So here's what I heard. (I'd first thought, when I contemplated writing this, that I'd be kind, and not go into detail, because I loved the musicians so much. But given the hype, I''d rather be honest.) Right at the start, when the orchestra began with the third movement of the Brahms Fourth Symphony, there were details unattended to. Small notes were obscured. And the strings were underpowered, compared to the rest of the orchestra...Does he really feel the need to agonize over sparing the performers' feelings? The feelings of a pickup orchestra of promising amateurs given 3 days rehearsal? More to the point, is it even worth critiquing such a thing as a legitimate concert? This was a cool marketing gimmick by YouTube. It should get a fluff piece, not a legitimate review. I mean, the only way you can be really disappointed about this is if you shared a little bit in the Internets triumphalism which YouTube marketing flacks must surely have been feeling (and who would blame them for such things? that's their job). It's hard not to see this in the context of Sandow's trademark reflex of short changing the traditions of classical music. Building and rehearsing an orchestra of less than professional musicians is a labor intensive business that won't just disappear if you sprinkle some internets on it. So getting disappointed when this is shown to not even be on the same footing of a run of the mill university orchestra is just...kind of bizarre.
This is only part of his issue with the concert though. Perhaps more than the poor playing, it is the excessive praise for the whole endeavor, which is, understandably, part and parcel of a marketing event put on by a private Internet company.
But as things were, the actual playing got a little lost in the sea of self-congratulation. (None of which, I want to stress as strongly as I can, was the musicians' fault. Nor did they participate in it, though the use that was made of their videos helped create the problem.) And there was something very sad in this. To overpraise things, to make them seem better than they are -- and to do this so relentlessly -- degrades standards, just a little.Now, its a wee bit rich to hear a man who regularly exhorts orchestras to just play louder when they aren't reaching their audience talking about degrading standards. But snark aside, I don't think we should really be worried about the YouTube orchestra. Sandow brings up Andrea Bocelli in comments as an example of the sort of standards creep the YouTube orchestra could lead to. But no one is talking about the YouTube orchestra trying to steal the NYPhil's market share. It was a onetime gimmick.
And you know what? While it is mildly annoying that some people don't properly categorize crossover classical pop stuff for what it is, and it is double annoying when you have to sift through it in the dwindling classical section, Andrea Bocelli is hardly degrading the standards of the opera world. He's in his own crossover classical pop element, and while there's money to be made by blurring the edge a little bit, there's no army of Bocelli's ready to displace the Met roster.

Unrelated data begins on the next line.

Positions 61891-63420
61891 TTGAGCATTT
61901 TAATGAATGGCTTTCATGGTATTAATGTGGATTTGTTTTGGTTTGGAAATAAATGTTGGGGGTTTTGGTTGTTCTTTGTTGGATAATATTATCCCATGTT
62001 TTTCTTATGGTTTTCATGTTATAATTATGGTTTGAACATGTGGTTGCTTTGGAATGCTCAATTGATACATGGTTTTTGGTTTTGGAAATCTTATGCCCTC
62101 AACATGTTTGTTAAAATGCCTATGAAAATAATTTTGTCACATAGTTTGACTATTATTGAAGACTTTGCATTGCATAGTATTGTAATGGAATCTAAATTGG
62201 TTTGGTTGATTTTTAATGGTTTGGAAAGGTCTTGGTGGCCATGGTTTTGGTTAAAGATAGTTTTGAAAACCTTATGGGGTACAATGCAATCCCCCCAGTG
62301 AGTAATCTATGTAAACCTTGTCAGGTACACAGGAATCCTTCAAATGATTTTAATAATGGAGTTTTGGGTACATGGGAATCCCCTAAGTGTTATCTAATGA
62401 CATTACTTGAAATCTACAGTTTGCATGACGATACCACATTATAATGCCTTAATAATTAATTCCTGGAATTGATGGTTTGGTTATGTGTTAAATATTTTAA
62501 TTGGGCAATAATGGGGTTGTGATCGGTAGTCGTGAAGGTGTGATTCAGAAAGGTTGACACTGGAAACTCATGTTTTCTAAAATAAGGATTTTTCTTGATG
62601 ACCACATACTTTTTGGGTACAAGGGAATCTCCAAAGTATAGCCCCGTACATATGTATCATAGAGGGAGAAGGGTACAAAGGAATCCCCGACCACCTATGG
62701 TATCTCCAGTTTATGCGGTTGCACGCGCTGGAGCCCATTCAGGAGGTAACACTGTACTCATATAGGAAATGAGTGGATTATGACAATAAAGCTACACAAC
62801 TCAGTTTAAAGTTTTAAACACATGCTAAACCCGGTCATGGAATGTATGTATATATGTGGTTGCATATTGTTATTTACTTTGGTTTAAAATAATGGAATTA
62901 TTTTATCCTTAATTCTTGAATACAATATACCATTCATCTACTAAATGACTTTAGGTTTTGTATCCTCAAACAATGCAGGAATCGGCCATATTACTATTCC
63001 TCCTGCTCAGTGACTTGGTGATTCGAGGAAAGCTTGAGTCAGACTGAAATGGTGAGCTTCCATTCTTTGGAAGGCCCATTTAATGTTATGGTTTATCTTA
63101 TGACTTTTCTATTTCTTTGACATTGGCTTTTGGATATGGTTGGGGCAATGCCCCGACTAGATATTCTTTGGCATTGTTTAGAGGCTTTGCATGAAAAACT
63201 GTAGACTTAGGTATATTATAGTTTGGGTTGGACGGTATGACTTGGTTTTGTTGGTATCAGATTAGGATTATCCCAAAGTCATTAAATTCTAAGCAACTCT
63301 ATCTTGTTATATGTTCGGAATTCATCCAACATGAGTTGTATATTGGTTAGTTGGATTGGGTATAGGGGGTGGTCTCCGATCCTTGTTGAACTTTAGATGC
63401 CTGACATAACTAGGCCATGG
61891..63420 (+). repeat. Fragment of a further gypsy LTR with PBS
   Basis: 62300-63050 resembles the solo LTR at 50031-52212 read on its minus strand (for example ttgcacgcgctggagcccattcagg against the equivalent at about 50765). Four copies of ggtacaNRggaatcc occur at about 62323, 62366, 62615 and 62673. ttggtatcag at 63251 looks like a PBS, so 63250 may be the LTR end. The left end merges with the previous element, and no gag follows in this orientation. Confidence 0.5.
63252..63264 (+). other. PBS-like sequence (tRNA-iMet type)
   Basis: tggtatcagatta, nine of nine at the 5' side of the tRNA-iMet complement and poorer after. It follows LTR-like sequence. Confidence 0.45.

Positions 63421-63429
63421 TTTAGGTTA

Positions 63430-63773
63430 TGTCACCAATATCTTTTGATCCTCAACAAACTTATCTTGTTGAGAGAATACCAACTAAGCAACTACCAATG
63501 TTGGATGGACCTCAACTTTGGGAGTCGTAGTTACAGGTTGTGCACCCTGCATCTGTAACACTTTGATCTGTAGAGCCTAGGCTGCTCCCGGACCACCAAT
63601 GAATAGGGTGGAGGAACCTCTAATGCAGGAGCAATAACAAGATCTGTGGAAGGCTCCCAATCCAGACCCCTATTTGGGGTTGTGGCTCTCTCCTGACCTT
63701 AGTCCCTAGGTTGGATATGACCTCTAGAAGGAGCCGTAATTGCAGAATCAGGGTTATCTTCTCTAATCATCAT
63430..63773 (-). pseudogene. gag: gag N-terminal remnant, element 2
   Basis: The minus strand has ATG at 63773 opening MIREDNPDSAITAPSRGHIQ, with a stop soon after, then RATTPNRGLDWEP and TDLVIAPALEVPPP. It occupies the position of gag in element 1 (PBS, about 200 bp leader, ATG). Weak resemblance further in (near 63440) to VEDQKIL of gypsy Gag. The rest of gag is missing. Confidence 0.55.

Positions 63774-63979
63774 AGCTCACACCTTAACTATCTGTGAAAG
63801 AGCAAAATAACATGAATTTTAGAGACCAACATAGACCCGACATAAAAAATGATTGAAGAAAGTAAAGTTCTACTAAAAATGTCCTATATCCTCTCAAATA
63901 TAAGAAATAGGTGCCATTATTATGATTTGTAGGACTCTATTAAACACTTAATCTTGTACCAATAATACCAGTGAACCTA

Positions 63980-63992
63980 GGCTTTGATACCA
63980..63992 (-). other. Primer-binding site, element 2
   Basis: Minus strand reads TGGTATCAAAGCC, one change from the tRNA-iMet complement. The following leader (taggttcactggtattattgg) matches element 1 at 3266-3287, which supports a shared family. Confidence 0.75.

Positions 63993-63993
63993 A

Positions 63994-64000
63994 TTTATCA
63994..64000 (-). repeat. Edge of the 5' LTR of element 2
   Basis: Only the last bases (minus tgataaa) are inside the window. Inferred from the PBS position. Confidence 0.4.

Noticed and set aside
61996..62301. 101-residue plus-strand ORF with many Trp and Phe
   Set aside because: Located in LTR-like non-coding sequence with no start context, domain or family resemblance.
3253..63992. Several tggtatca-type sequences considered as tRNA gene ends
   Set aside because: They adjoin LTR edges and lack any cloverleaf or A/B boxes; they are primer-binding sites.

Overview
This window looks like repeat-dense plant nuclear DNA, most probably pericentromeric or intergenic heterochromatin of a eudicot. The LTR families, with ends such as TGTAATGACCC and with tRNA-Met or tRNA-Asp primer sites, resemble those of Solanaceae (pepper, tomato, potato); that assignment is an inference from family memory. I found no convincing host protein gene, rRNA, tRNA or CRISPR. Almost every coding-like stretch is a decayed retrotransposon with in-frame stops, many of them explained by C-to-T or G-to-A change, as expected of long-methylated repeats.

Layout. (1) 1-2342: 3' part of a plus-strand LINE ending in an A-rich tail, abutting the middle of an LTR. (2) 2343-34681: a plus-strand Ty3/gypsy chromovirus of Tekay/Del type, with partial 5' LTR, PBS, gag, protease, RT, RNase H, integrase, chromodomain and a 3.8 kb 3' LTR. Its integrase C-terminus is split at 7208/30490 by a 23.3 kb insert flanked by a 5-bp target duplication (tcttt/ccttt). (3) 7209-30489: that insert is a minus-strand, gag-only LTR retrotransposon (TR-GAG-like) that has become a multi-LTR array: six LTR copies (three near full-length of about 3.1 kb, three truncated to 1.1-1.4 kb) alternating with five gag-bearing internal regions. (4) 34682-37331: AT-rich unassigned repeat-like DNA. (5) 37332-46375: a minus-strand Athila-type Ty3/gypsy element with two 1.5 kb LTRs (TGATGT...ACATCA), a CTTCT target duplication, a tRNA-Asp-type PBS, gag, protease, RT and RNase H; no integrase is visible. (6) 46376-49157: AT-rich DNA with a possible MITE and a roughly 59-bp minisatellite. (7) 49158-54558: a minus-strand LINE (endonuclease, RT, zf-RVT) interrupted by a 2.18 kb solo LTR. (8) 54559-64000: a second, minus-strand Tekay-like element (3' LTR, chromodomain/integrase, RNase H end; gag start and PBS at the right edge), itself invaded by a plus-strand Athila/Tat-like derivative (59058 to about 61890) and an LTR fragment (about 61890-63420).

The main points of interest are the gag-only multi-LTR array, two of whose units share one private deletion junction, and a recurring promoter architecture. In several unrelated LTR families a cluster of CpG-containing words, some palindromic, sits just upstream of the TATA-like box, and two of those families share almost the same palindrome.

Thinking that Bocelli somehow impacts the taste of the real opera world is troubling in a different way though: because some people start to think that real opera should be able to garner the same CD sales and marketing cachet that the crossover pop world is able to command when that's just never going to be the case, and shouldn't be our goal. Bocelli's 3-minute doses of popera aren't some kind of gateway drug to buying four hour opera sets. Let the Bocelli fans be.
All of which is to say, by confusing what the lines are, Sandow isn't able to appreciate the real import of this marketing stunt, which represents something really powerful and great for classical music. Not some masterplan to get people interested through a flawed one-shot orchestra gimmick, but because it calls attention to the powerful role YouTube and other Internet outlets are playing in cementing an international community of classical music enthusiasts.
Clearly, YouTube has been a powerful force for allowing fans to experience footage of historical performers that is often only available on overpriced DVDs or fleeting PBS specials. More importantly, it allows fans to watch videos of current top artists...YouTube is a revelation for the opera community of course, which can build hype around current singers in a way impossible before. But beyond this, being able to watch great amateur, semi-professional, and up and coming professional musicians is a remarkable way to build enthusiasm around concerts at the local level, and around artists who often don't have the luxury of publicity outlets that their pop colleagues do (local rock radio stations, a viral homemade CD culture, lots of bars to play in).
YouTube clearly recognizes that this is a legitimate lofty purpose for it to emphasize, and has chosen to celebrate that with a high profile "in reality" event, perhaps the greatest recognition a virtual enterprise can give. So who cares who the thing turned out?